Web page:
Growth and Development of age 11 to 14 years

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Promoting Healthy Growth and Development – age 11 to 14 years.

During this often emotionally charged period, parents need to offer open, positive communication while providing clear and fair rules and consistent guidance. You significantly influence your adolescent’s habits and attitudes, choices, and adjustments to physical changes.

However, realize that your child’s way of doing things do not always have to exactly match your own. Help your child identify important issues and be prepared for increasing responsibilities. Allow your child the freedom to figure things out in his or her own way within the boundaries you have set.

Parents have the delicate responsibility of respecting a teen’s need for independence and privacy and making sure that he or she does not make mistakes that have lifelong consequences.

Help your adolescent build healthy eating habits. Support your teen in making healthy choices
by talking about what things make it easier or harder to eat well.

Promote a healthy body image. Help your adolescent recognize that the media often produce
unrealistic and unattainable images of the ideal body. Stress the importance of being healthy,
rather than being “skinny” or “buff.” Be aware of the things you say about how you and other people look.

Recognize changing sleep patterns. Rapidly growing and busy adolescents need a lot of sleep.
Beginning sometime in adolescence, your child’s natural sleeping pattern may gradually shift.
Many adolescents start going to bed later at night and sleeping in.

This pattern can make it hard to get up for school. Help your adolescent get enough rest, such as by discouraging talking on the phone or using the computer after a certain evening hour. Drugs and Alcohol. If you believe your adolescent is using drugs or alcohol, it is important to talk about it. Discuss how he or she gets the alcohol, tobacco, or drugs and in what kind of setting they are used. Seek advice from a health professional if the behavior continues.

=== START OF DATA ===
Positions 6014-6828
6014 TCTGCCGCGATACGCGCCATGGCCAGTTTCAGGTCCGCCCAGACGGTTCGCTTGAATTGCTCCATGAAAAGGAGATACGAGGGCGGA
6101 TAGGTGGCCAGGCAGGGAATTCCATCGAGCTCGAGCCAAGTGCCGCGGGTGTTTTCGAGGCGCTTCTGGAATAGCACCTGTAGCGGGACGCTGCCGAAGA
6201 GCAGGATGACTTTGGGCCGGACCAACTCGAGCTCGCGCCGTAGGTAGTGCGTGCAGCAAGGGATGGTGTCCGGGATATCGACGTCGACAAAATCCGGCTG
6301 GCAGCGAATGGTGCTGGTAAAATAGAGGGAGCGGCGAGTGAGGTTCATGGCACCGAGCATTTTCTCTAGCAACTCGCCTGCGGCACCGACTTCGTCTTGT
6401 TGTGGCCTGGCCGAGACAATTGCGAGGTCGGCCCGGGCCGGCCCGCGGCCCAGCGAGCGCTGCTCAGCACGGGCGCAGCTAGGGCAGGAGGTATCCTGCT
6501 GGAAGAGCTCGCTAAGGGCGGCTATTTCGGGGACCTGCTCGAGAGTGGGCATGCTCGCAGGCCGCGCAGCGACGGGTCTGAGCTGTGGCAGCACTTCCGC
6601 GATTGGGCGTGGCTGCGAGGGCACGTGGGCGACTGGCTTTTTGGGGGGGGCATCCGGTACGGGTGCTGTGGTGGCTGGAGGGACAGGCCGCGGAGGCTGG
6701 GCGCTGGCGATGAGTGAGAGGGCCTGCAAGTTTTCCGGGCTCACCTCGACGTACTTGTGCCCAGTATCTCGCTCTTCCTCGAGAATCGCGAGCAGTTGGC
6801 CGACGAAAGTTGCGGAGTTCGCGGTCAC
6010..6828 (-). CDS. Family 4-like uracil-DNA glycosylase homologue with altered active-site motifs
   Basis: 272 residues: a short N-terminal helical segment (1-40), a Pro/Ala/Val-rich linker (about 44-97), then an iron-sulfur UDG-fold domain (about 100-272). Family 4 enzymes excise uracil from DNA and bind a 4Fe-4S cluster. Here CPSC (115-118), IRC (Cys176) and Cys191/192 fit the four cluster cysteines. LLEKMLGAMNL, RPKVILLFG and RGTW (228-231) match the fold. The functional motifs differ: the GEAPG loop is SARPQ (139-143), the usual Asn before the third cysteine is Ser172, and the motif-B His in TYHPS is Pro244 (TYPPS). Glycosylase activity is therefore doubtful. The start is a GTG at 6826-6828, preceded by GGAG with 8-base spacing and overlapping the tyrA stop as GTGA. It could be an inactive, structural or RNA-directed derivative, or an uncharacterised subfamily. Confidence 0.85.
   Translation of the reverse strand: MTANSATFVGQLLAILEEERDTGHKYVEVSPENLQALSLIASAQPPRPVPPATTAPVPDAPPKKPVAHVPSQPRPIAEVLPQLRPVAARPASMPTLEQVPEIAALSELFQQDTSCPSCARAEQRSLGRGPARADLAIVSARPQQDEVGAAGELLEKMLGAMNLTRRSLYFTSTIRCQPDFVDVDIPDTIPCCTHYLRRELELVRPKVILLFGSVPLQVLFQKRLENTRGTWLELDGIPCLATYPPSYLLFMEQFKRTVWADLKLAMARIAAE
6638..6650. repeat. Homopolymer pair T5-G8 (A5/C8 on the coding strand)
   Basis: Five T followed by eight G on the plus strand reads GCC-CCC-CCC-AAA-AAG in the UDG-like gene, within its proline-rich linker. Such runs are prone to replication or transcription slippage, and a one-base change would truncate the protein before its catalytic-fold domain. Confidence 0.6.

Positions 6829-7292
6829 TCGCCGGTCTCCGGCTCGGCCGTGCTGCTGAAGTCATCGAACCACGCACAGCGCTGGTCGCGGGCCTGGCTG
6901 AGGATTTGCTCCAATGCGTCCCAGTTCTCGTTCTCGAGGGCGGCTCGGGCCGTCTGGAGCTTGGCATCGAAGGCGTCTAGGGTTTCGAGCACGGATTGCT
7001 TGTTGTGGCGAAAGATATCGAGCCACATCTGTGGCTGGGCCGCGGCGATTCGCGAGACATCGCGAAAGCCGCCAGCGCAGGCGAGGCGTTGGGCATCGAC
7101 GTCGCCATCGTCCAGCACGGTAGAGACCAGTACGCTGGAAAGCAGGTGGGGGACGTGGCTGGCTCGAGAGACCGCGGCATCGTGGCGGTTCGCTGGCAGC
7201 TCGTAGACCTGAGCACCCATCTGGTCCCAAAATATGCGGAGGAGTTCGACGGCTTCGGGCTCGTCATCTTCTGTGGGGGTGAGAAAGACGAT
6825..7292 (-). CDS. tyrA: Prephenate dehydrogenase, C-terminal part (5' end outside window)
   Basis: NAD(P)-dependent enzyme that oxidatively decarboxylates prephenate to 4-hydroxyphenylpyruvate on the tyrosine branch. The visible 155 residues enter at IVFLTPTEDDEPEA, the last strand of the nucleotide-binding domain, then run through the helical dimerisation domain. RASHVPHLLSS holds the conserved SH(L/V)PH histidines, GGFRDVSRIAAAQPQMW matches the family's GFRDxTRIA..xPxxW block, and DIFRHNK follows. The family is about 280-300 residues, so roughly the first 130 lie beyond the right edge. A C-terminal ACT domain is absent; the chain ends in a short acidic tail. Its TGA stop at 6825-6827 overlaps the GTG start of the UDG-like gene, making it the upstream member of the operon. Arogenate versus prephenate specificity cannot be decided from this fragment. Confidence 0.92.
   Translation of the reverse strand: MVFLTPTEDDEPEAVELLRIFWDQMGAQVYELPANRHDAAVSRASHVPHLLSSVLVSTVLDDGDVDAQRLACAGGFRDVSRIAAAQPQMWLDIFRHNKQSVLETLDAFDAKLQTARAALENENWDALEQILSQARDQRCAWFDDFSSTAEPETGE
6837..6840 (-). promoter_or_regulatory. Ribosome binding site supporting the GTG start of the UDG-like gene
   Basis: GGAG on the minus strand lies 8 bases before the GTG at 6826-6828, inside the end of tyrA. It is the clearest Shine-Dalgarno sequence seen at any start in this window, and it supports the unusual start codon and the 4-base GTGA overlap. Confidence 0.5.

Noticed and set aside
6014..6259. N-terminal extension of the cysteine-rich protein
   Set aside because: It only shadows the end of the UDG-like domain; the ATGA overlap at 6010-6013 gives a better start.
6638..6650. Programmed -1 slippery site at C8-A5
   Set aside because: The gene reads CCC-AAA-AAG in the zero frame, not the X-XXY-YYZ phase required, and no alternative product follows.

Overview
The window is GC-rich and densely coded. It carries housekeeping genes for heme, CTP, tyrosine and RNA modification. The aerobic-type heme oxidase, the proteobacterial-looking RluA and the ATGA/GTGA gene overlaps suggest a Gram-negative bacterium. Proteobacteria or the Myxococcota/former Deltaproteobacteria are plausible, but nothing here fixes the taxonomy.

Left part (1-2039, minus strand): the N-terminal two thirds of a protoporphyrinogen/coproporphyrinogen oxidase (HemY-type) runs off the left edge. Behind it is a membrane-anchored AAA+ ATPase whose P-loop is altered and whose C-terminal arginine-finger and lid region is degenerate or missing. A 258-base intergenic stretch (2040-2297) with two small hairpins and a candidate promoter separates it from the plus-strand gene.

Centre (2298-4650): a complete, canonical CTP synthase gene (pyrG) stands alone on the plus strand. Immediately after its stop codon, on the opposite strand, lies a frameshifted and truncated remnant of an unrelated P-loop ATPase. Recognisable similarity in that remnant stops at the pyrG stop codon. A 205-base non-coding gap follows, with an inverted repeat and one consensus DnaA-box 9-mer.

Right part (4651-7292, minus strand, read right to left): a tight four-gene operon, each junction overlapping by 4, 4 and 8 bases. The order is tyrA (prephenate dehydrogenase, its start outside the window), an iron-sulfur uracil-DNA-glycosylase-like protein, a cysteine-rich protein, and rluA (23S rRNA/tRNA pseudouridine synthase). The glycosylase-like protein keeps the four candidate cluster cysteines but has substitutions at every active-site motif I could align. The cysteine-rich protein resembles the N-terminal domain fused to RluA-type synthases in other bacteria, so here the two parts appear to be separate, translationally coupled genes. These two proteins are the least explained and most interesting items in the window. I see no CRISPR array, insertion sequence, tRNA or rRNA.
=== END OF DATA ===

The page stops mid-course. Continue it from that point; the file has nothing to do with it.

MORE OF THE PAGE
Address problems and concerns. Building trust gradually will help your adolescent feel safe in
talking with you about sensitive subjects. When attempting to talk with your adolescent about
problems or concerns, schedule a “date” in a private and quiet place. Be ready to deflect questions you aren’t prepared to answer and make sure to follow through.

For example, you may say, “You know, this is so important that I need a little time to think about it.Can we discuss it later?” Then set a specific time and place to further discuss the issue. Prevent involvement in violence. Be a good role model for how to handle disagreements, such as by talking calmly.

Help your teen come up with ways to defuse potentially violent situations, such as making a joke or acknowledging another person’s point of view. Praise them for successfully avoiding a confrontation, such as by saying, “I’m proud of you for staying calm.” Help your child develop more mature ways of thinking. Let your child make as many of his or her own decisions as possible.

This includes involving your adolescent in setting household rules and schedules. Talk about current issues together, whether it be school projects or world affairs. Brainstorm different ways to solve problems, and discuss their possible outcomes. Encourage your child to exercise every day.

Vigorous exercise, such as running, biking, or playing soccer or basketball, helps your adolescent to stay fit and promotes cardiovascular health. Vigorous exercise also helps your child feel good about him or herself. If your child is not used to exercise, encourage light to moderate exercise, such as walking, at first. Be careful about expecting too much too soon.

Gradually build up an exercise routing, too much exercise at first can make your child tired, and then he or she may not want to exercise as much.